Pakistan's army discovers intricate al-Qaeda cave complex used by militants

Pakistan's army has discovered an extensive network of caves used by the Taliban and al-Qaeda.

The cave complex, in Damadola on the Afghan border, was used as a refuge by militants and even sheltered Ayman al-Zawahari, Osama bin-Laden's second-in-command.

Major General Tariq Khan, commander of the paramilitary Frontier Corp, took reporters on a tour of the caves, and displayed a large number of rockets, mines, rifles and other weapons that troops seized in the latest offensive launched in late January.

The cave complex which was used by militants and found by Pakistani soldiers in Damadola

The cave complex which was used by militants and found by Pakistani soldiers in Damadola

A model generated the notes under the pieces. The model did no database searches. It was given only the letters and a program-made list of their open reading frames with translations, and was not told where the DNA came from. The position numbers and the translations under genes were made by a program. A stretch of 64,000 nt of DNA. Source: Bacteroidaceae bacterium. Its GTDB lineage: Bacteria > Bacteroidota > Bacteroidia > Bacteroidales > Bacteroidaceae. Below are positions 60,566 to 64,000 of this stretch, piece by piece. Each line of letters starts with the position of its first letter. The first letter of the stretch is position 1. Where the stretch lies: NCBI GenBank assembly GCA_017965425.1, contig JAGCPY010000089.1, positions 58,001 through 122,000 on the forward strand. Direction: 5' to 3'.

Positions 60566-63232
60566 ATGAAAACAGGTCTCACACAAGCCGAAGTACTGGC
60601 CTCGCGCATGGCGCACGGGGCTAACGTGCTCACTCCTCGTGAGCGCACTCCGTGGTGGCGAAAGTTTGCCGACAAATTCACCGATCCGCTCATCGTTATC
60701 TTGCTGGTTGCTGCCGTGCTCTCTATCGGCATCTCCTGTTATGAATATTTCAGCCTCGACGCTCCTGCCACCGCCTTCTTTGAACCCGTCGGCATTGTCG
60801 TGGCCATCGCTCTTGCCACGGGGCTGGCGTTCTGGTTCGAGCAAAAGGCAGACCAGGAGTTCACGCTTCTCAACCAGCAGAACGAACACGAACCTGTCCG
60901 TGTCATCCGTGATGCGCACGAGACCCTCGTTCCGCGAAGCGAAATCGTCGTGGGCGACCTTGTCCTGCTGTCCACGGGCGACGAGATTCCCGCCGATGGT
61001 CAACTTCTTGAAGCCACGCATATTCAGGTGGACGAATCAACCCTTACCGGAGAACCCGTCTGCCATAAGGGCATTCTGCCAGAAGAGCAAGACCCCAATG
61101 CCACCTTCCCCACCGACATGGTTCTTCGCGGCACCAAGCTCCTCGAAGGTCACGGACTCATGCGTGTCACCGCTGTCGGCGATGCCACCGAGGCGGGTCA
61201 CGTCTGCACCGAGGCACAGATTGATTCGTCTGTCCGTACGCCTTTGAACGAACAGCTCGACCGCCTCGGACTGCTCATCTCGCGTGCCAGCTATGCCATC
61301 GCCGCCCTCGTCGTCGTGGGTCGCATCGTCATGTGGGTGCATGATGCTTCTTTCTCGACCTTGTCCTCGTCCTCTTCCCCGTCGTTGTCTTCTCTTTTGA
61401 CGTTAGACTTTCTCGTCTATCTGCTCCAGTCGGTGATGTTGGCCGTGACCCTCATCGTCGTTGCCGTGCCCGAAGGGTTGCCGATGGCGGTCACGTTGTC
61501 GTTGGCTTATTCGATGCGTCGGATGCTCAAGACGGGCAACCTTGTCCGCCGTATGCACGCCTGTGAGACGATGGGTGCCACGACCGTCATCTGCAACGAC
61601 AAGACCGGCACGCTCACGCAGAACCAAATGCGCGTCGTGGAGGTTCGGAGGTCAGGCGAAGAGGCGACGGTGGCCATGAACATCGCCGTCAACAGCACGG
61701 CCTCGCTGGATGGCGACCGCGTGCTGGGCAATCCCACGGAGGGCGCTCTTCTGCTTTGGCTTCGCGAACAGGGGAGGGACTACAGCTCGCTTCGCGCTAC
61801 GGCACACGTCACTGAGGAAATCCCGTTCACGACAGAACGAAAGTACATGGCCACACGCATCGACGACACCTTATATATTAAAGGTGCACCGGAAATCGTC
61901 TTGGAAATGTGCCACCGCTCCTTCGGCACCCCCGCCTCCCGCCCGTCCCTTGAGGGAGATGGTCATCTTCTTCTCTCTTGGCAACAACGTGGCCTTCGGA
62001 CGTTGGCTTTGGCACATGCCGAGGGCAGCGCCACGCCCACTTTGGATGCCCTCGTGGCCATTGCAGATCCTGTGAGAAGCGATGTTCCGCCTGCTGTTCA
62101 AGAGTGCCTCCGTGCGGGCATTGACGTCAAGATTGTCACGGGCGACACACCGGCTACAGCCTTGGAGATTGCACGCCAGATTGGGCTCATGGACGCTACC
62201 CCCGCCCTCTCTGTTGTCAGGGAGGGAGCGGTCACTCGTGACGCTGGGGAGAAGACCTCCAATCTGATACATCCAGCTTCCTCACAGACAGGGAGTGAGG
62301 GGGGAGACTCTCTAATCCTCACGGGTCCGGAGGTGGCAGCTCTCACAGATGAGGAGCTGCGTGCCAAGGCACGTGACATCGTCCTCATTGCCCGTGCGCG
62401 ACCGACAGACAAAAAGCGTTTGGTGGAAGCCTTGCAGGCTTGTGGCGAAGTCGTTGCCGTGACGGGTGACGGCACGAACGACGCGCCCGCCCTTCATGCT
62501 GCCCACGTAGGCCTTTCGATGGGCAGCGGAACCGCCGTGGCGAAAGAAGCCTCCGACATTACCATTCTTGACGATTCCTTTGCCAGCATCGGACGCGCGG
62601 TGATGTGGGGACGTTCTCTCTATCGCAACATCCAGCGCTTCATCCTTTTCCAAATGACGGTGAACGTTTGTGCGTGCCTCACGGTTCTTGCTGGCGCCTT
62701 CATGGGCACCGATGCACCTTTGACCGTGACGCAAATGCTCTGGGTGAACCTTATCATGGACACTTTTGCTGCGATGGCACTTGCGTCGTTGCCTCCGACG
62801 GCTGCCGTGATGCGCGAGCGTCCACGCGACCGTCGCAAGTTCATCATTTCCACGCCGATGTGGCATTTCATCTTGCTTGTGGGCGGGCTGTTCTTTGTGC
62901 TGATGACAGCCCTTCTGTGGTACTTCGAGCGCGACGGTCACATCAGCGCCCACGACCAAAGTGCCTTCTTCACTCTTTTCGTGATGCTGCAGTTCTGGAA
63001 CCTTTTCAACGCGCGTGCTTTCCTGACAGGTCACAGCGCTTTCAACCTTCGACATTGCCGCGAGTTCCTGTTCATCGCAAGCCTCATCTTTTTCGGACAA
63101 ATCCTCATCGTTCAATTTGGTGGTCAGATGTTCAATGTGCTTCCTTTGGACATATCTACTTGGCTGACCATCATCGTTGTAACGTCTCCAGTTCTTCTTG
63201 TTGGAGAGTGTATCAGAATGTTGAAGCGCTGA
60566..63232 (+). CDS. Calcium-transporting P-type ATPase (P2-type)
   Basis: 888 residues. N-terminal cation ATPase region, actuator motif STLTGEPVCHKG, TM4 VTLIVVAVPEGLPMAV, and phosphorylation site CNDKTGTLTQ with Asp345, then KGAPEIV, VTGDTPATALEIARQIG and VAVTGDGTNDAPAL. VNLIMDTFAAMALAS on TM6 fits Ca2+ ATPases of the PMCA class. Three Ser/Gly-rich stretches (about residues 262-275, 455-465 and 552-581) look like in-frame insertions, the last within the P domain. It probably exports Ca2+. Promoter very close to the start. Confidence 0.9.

General Khan said: 'It was the main hub of militancy where al-Qaeda operatives had moved freely.'

The caves are thought to have been created over the past five to seven years, and acted as a militant headquarters.

General Khan added: 'There were Egyptians, Uzbeks, Chechens and Afghans killed in the operation.

'Al-Qaeda was there. They had occupied the ridges. There were 156 caves designed as a defensive complex. We have now cleared this area until the Afghan border.'

In the operation, 76 militants were arrested, 75 killed, and 364 were forced to surrender.

However, General Khan insisted that military success alone would not extinguish militancy in Pakistan's tribal region.

The U.S. has also urged Pakistan to target militants launching cross-border attacks against U.S. and NATO troops in Afghanistan.

But the Pakistani government has expressed reluctance, saying it has its hands full fighting militants waging war against the state.

In response, President Barack Obama has increased the number of drone missile strikes in Pakistan's tribal areas.

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